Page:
But while some funds have continued to do well for their investors over the past decade of overall market growth, other high-profile vehicles have disappointed, obtaining only lacklustre performance despite fees significantly higher than those charged by retail funds. Investors need to know what they are buying, and some alternative investment strategies can be opaque, even to seasoned institutional investors.
It’s also worth bearing in mind that many alternative products are less liquid than funds that trade assets listed in public markets. This need not be a problem for long-term investors, but will not suit those that might need to access their capital in a hurry. Their strategies may also run what are perceived to be bigger risks, involving complex derivatives or making more concentrated investments in individual company shares or debt than are permitted for mainstream funds.
The risk of bigger losses if individual investments or markets turn down might be less important for those with a longer investment horizon and who are prepared if necessary to wait for asset values to recoup losses, but investors should be aware of the potential risks before they invest. Just as much as with a conventional equity and bond portfolio, complex products need to be selected with care and as part of a broader investment strategy.
Building a robust investment portfolio takes time and requires an awareness of the financial market environment and economic climate, as well as knowledge of the potential risks and benefits of individual investments, whether shares, bonds, investment funds, structured products and AIF. That’s why expert advice is particularly important for investors considering investment in less mainstream, less liquid or more complex financial instruments or products. That doesn’t mean surrendering control over the portfolio or ceding decision-making power to an adviser, but it does mean investors having access to the specialist help they need in assessing how more sophisticated products can fit with their risk and reward profile.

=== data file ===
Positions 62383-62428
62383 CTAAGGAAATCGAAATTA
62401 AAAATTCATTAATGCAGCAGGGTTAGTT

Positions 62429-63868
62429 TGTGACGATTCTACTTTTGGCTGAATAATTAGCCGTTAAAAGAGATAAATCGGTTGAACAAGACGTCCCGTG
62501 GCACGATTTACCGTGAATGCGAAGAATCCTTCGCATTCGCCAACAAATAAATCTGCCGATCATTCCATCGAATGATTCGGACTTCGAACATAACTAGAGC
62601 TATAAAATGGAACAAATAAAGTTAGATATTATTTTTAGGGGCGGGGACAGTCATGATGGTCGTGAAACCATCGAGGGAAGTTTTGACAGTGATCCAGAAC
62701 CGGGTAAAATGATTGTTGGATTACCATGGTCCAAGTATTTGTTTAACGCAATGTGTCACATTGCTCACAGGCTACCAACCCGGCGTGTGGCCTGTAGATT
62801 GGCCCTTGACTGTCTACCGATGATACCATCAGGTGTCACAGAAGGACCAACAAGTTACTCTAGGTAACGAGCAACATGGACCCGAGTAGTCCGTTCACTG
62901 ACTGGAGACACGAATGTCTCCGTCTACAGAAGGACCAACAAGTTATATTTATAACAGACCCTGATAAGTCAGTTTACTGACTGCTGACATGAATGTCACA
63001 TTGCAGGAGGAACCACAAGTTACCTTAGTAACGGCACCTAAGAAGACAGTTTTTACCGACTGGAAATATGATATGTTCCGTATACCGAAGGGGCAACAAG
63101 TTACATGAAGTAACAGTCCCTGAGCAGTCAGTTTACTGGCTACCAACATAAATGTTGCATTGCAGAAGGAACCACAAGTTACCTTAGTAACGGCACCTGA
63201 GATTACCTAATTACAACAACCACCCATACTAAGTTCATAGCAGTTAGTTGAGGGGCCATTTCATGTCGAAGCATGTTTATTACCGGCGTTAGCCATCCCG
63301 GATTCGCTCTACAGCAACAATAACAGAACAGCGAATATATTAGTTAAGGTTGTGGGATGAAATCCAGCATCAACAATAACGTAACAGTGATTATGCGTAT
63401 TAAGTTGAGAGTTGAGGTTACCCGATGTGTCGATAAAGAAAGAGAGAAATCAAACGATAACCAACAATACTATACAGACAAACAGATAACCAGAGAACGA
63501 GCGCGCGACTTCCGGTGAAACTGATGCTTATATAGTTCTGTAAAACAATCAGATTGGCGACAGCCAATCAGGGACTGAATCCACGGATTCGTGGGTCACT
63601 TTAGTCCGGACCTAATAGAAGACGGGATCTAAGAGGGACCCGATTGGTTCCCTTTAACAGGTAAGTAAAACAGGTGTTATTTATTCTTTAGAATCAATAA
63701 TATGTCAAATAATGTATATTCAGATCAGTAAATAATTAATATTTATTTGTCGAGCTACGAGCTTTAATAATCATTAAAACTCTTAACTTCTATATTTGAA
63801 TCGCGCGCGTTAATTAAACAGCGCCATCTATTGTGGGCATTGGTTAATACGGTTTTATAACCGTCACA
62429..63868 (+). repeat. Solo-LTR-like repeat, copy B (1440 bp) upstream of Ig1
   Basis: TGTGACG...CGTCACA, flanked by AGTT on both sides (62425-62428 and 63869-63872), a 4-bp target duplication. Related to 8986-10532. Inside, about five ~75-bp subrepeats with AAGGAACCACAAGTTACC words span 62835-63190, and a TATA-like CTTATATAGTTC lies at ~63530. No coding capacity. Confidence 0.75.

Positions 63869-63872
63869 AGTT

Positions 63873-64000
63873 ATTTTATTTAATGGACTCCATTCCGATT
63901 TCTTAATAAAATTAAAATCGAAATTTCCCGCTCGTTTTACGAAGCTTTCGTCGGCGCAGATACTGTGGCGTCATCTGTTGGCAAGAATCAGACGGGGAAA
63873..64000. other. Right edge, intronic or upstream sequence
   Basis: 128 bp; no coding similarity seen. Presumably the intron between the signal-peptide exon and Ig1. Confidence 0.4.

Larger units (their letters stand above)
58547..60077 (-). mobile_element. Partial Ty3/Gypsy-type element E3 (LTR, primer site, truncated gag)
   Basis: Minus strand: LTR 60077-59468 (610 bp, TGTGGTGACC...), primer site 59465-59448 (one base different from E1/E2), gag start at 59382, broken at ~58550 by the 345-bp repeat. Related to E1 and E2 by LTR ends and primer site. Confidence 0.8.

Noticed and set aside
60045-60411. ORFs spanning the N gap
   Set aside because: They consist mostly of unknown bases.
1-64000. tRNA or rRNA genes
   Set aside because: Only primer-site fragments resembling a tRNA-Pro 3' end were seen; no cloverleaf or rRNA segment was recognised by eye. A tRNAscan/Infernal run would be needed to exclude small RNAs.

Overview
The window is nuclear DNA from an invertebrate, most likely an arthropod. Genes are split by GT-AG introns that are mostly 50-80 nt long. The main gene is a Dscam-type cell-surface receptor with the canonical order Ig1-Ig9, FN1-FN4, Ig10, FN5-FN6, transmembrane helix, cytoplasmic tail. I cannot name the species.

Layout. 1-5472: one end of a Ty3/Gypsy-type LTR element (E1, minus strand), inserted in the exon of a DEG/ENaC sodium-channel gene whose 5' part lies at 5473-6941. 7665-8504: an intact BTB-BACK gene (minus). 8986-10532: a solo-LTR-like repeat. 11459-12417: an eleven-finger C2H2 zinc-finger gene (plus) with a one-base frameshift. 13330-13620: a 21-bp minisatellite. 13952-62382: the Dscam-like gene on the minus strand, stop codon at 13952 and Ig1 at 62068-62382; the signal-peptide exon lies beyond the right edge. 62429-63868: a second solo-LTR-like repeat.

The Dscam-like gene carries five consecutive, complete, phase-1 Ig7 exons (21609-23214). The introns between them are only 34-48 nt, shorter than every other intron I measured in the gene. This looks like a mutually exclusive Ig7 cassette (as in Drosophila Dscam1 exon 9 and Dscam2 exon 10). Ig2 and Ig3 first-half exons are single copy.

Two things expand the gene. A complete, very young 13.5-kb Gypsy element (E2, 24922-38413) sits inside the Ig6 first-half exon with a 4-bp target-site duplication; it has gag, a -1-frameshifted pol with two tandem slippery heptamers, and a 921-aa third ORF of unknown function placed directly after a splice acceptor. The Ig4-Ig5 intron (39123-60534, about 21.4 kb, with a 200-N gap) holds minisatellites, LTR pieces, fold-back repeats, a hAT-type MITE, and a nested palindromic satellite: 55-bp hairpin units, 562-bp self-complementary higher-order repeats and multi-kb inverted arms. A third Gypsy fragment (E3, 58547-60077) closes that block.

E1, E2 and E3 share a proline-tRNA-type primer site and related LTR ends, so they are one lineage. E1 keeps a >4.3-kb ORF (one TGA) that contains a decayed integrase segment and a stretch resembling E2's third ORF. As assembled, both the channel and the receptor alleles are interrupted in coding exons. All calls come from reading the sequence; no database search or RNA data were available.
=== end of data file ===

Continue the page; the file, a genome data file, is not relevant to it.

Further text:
A strong partnership between adviser and client can ensure proper consideration of the risks and benefits presented by different types of investment and how they can fit with the investor’s long-term financial goals.
If it’s too good to be true…
Another key benefit of developing a long-term relationship with a trusted adviser is that they can protect their clients against the possibility of being seduced by questionable investment schemes advanced by fluent and plausible promoters – and there are plenty of them.
Exotic opportunities such as financing an Indonesian tin mine should always set off alarm bells, but in recent years many wealthy investors have fallen foul of complicated schemes, for example involving film finance, designed to offset other tax liabilities. Increasingly such schemes are ending in tears, or the courts, as investors find themselves out of pocket and with substantial tax bills to pay. If something looks too good to be true, it usually is.
Investors ready to consider more sophisticated financial strategies and products are more likely to be targeted by scammers offering investment ideas that turn out to be imaginary or that involve aggressive tax planning that carries substantial risk. Willingness to take greater risks and consider a wider range of investment products or asset classes should not mean failing to conduct proper research or apply common sense to investment options, from plain vanilla equity funds to alternative asset classes.
“A strong partnership between adviser and client can ensure proper consideration of the risks and benefits of different types of investment and how they can fit with the investor’s long-term financial goals.”